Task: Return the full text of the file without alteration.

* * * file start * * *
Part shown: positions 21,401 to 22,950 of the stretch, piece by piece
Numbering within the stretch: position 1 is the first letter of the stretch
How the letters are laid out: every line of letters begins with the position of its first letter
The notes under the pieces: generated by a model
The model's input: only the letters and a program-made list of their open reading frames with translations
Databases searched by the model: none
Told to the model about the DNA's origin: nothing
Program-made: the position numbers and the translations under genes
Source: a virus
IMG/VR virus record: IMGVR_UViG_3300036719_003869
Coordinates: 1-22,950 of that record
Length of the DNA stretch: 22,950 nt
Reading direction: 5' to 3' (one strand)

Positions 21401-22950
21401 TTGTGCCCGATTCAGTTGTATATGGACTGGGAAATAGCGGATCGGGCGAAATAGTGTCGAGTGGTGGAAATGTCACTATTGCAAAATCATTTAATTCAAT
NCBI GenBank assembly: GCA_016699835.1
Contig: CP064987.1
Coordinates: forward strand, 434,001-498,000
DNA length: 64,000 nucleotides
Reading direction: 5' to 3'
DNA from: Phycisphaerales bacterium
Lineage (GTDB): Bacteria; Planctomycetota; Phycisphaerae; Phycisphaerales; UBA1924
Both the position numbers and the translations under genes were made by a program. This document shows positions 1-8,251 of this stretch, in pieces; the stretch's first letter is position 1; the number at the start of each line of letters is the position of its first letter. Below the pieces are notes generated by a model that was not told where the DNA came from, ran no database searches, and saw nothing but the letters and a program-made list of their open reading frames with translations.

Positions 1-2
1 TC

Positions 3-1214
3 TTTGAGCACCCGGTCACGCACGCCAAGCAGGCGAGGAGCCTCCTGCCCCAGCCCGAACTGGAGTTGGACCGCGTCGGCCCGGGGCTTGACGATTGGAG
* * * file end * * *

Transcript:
Part shown: positions 21,401 to 22,950 of the stretch, piece by piece
Numbering within the stretch: position 1 is the first letter of the stretch
How the letters are laid out: every line of letters begins with the position of its first letter
The notes under the pieces: generated by a model
The model's input: only the letters and a program-made list of their open reading frames with translations
Databases searched by the model: none
Told to the model about the DNA's origin: nothing
Program-made: the position numbers and the translations under genes
Source: a virus
IMG/VR virus record: IMGVR_UViG_3300036719_003869
Coordinates: 1-22,950 of that record
Length of the DNA stretch: 22,950 nt
Reading direction: 5' to 3' (one strand)

Positions 21401-22950
21401 TTGTGCCCGATTCAGTTGTATATGGACTGGGAAATAGCGGATCGGGCGAAATAGTGTCGAGTGGTGGAAATGTCACTATTGCAAAATCATTTAATTCAAT
NCBI GenBank assembly: GCA_016699835.1
Contig: CP064987.1
Coordinates: forward strand, 434,001-498,000
DNA length: 64,000 nucleotides
Reading direction: 5' to 3'
DNA from: Phycisphaerales bacterium
Lineage (GTDB): Bacteria; Planctomycetota; Phycisphaerae; Phycisphaerales; UBA1924
Both the position numbers and the translations under genes were made by a program. This document shows positions 1-8,251 of this stretch, in pieces; the stretch's first letter is position 1; the number at the start of each line of letters is the position of its first letter. Below the pieces are notes generated by a model that was not told where the DNA came from, ran no database searches, and saw nothing but the letters and a program-made list of their open reading frames with translations.

Positions 1-2
1 TC

Positions 3-1214
3 TTTGAGCACCCGGTCACGCACGCCAAGCAGGCGAGGAGCCTCCTGCCCCAGCCCGAACTGGAGTTGGACCGCGTCGGCCCGGGGCTTGACGATTGGAG